First, we’ll want to setup a couple of defaults including the max font size and max width we’d like the type to be. In addition, we’ll need a y variable that will be used to keep track of vertical placement and an array to store all of the compositions we’ll be drawing at the end.

let maxSize      = 192
let maxWidth = 1080 - 200
let y = 0
let compositions = []

Now canvas isn’t completely helpless when it comes to type. You can do alignment and baseline with it. In addition, let’s setup our base font family and size.

context.textAlign    = 'center'
context.textBaseline = 'alphabetic'
context.font = `${maxSize}px Arial`

Next we’ll want to loop through each word and create a composition for each. Compositions will include the word, font size, and y position. We’ll use the measureText function that canvas provides to check the width of our word. If the width is less that the max width we specified, then the text size should simply stay the max size provided. However, if the width is greater than the max width, we’ll need to scale down the font size to fit. We’ll then increment our y positioner to place each subsequent word below the previous word with a touch of spacing. Here’s what that looks like:

this.words.forEach((word, index) => {
let metrics = context.measureText(word)
let scale = metrics.width > maxWidth ? maxWidth / metrics.width : 1
let size = scale * maxSize
y += size + 20 compositions.push({
word: word,
fontSize: size,
y: y

Now these compositions would space our words out nicely but they don’t consider the overall vertical alignment of the word grouping. In order to do this, we’ll need another variable called offset which tells canvas at what vertical point we should start drawing text.

let offset = (1080 - compositions[compositions.length - 1].y) / 2

We now have everything we need to draw the text onto canvas. Let’s do that!

compositions.forEach((composition, index) => {
context.font = `${composition.fontSize}px Arial`
context.strokeStyle = "white"
context.lineWidth = 4
context.lineJoin = "round"
context.strokeText(composition.word, 1080 / 2, composition.y + offset)

This isn’t perfect but it actually works quite well and performs nicely on mobile. Maybe HTML5 canvas isn’t so bad. You can then use canvas to combine the blurred photo and type to create your final composition.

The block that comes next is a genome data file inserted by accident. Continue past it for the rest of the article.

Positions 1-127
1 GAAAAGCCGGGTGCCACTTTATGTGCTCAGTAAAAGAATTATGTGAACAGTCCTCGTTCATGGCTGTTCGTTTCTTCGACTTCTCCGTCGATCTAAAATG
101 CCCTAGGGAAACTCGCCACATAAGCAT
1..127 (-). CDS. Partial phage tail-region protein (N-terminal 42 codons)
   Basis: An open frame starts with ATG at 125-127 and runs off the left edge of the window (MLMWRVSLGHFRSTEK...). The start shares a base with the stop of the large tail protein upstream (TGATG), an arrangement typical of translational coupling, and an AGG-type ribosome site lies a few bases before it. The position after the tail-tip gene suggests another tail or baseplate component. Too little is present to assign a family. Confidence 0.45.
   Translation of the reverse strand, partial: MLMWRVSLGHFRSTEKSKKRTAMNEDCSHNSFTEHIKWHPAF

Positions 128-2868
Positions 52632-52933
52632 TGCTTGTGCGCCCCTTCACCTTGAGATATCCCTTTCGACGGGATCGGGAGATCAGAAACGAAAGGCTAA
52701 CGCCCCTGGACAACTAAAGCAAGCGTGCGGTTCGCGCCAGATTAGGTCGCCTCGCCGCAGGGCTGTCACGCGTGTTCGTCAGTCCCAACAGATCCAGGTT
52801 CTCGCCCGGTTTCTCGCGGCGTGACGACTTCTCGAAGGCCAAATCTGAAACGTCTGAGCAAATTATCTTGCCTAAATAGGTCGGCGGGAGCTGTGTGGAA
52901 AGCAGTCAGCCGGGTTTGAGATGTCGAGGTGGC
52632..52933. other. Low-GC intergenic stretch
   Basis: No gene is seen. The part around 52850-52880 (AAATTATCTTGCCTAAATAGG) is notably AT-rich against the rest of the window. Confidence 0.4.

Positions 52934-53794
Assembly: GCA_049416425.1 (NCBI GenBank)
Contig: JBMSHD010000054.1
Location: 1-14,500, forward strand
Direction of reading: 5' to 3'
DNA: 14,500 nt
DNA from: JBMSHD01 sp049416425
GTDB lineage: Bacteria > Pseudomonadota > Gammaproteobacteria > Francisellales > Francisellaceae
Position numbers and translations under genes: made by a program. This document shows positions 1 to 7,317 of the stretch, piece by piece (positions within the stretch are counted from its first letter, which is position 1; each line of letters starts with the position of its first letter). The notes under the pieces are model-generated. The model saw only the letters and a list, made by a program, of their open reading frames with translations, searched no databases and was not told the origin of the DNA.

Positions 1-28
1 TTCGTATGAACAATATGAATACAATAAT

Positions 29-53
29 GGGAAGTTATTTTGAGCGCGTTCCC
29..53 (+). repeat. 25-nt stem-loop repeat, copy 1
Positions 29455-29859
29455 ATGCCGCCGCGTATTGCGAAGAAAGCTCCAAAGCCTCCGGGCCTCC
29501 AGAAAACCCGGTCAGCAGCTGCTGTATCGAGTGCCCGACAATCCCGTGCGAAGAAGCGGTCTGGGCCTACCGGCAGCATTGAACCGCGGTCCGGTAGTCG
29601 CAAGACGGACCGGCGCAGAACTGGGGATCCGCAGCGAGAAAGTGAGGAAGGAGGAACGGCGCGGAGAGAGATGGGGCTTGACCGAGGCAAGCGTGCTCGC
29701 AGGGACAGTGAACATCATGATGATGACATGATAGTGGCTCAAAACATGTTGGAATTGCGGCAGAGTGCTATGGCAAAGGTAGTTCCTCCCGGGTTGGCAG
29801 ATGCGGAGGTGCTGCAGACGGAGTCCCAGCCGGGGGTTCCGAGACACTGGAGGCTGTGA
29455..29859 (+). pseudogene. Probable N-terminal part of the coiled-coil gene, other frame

Uploading and Saving

Once the user creates their composition, they have the ability to save it immediately because we can easily update a downloadable image tag using the toDataURL function of canvas.

image.src = canvas.toDataURL("image/jpeg")

In addition, we wanted to display the user’s composition on the front page of our experience and make it interactive. This should encourage further participation. The interaction we were aiming for was displaying the blurred photo initially and uncovering the sharpened photo and text composition upon hover. In order to pull this off, I used Vue’s vuex state management library to store canvases for the original photo, blurred photo, and type composition. I then arranged this on a larger “sprite sheet” canvas and used the excellent uploading library Uppy to store those to an S3.

I then used CSS to layer the sprite sheet as multiple background images and brought out the background-blend-mode property to blend the text on top of the image.

background-size: cover;
background-position: -100% 0;
li:hover, li:active{
background-blend-mode: lighten, normal;
background-position: -200% 0, 0, 0;

Simple stuff.


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Thanks to Maroon 5 and Freddie Morris at Career Artist Management for entrusting me with this one. It was certainly a fun build and I look forward to seeing fans create their photos. Make sure you check out Maroon 5's new video for Girls Like You.

Written by

I develop websites for rock 'n' roll bands and get paid in sex and drugs. Previously Silva Artist Management, SoundCloud, and Songkick. Currently: Available